I would definitely say that my heritage has definitely kept me grounded and I’ve always been proud to show it off abroad. As much as we hate to admit it, we as the Zimbabwean youth have become quite westernised in our ways, and by the time I left for university I thought more western values would have rubbed off on me and I was even okay with becoming a whole different person. But surprisingly, it was the complete opposite and I found myself showing off my heritage every chance I got. I found myself doing more research for my fashion briefs and just out of curiosity and it made me appreciate My background a lot more.

Fashion for most people is clothes on a rack in a store but for the people behind it, its hours and hours of hard work from idea origination, cutting a pattern, re-doing stiches and producing a sample. How impactful was obtaining your Bachelor of Arts in Fashion degree and what is the most valuable thing you learned?

After handing in my last assignment, I didn’t realise how big of a deal graduating was until I looked back at my years in university. As much as it was a lovely experience, there was a lot of frustration, depression and even questioning if I would complete the course. Beyond the re-stitching and re-sampling, life went on. A strain in finances would also be a current theme, as it is in most students who go over seas. But it made me realise that this degree would be the biggest way to thank and appreciate my mother and father for not only allowing me to follow my passion for fashion, but also just to show appreciation for all the early morning school rides, late nights helping me stay awake to study, lunchboxes, tours and fees. Our parents have played a larger roll in our school career than we imagined.

Where do you draw your inspiration from?

I never really know how to answer that question. But I keep it short by saying ‘anywhere’. The greatest ideas could start from the smallest object.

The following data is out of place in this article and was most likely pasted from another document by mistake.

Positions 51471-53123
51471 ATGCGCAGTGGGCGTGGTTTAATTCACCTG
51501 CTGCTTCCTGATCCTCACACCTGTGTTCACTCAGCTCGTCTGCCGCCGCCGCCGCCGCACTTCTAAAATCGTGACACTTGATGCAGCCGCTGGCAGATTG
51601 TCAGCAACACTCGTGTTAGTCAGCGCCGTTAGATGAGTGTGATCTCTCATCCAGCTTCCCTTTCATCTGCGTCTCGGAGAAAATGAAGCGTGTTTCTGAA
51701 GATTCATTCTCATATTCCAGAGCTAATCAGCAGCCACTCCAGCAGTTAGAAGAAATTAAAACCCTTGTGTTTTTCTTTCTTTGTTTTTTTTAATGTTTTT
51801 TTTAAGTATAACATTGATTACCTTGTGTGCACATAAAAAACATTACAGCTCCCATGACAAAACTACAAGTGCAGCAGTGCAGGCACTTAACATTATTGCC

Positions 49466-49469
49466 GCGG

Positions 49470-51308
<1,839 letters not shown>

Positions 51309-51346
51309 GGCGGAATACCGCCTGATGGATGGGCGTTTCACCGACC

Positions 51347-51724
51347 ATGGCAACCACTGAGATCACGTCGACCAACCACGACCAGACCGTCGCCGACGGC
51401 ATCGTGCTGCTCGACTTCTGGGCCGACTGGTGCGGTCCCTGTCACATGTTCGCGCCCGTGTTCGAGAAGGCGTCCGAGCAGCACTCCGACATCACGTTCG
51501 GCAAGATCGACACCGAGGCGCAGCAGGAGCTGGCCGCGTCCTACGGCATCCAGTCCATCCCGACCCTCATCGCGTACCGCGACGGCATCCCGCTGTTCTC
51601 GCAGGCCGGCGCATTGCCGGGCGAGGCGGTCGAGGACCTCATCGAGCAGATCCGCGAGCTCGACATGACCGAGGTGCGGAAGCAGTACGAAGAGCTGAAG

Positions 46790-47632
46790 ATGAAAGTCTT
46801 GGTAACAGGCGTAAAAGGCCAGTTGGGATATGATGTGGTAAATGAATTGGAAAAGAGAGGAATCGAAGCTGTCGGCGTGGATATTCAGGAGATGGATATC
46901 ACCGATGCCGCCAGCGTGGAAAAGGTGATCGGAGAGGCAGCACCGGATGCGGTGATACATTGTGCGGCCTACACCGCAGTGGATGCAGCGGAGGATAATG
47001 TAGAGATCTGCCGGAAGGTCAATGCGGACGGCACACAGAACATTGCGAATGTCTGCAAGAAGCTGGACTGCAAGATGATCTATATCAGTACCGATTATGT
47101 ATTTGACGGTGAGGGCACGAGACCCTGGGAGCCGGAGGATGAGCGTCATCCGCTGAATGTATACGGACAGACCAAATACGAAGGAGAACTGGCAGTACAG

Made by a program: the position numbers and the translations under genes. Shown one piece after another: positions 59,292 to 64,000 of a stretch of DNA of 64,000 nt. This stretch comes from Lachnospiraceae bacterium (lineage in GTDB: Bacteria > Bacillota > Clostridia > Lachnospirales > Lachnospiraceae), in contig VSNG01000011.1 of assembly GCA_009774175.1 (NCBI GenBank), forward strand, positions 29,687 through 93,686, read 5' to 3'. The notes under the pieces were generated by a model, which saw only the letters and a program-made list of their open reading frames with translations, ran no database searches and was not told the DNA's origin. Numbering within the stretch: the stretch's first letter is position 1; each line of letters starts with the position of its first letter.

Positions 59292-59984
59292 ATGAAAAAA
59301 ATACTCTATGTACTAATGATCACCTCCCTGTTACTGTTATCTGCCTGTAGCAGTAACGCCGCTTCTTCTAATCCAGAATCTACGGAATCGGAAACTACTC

Tell us about your Dombojena Resort and what inspired its aesthetic.

Dombojena resort is a six outfit piece swimwear collection which was inspired by the beautiful women in Zimbabwe of different shapes, sizes and backgrounds. I wanted to create something that we could wear and become fully comfortable in on holiday. The overall aesthetic of the shoot was inspired by my mother’s maiden name ‘Dombojena’. My late Gogo, Sekuru, Uncle and sister were always really proud of me so It was also an ode to them by using the name and incorporating ‘white stone’ in the shoot.

I am absolutely smitten with your tulle pieces and the first thing that came to mind when I saw them photographed was “whimsical safari”. What inspired those pieces and will we be seeing more?

I actually started creating those tulle pieces in university and thought it would be too ‘extra’ to develop on back home, but so many people have been loving them and rocking them. Very recently some of Zimbabwe’s most amazing ladies Tahle we Dzinza, Chiedza Chinhara, Tanaka Travels and Mikey Chindiya were wearing them and very soon Tamy Moyo will be rocking it on stage for one of her upcoming performances. I will definitely be making more versions as we go into summer. 

What are you currently working on?

I’m currently working on 2 mini deluxe summer collections to add onto my brands @fungai_muzoroza and @flo.andco . I’d also really just like to work on building my brand in Zimbabwe and help Zimbabweans appreciate and respect our fashion industry a lot more by challenging basic fashion concepts and introducing new ideas. I’d not only like to make myself and my family proud, but I would love to raise our flag internationally and give us more to be proud of! 

To learn more about Fungai and her work, you can find her on the following handles on Instagram:

@fungai_muzoroza 

@flo.andco

@theconstructzw 

@fungaixrufaro 

@fuzz.papi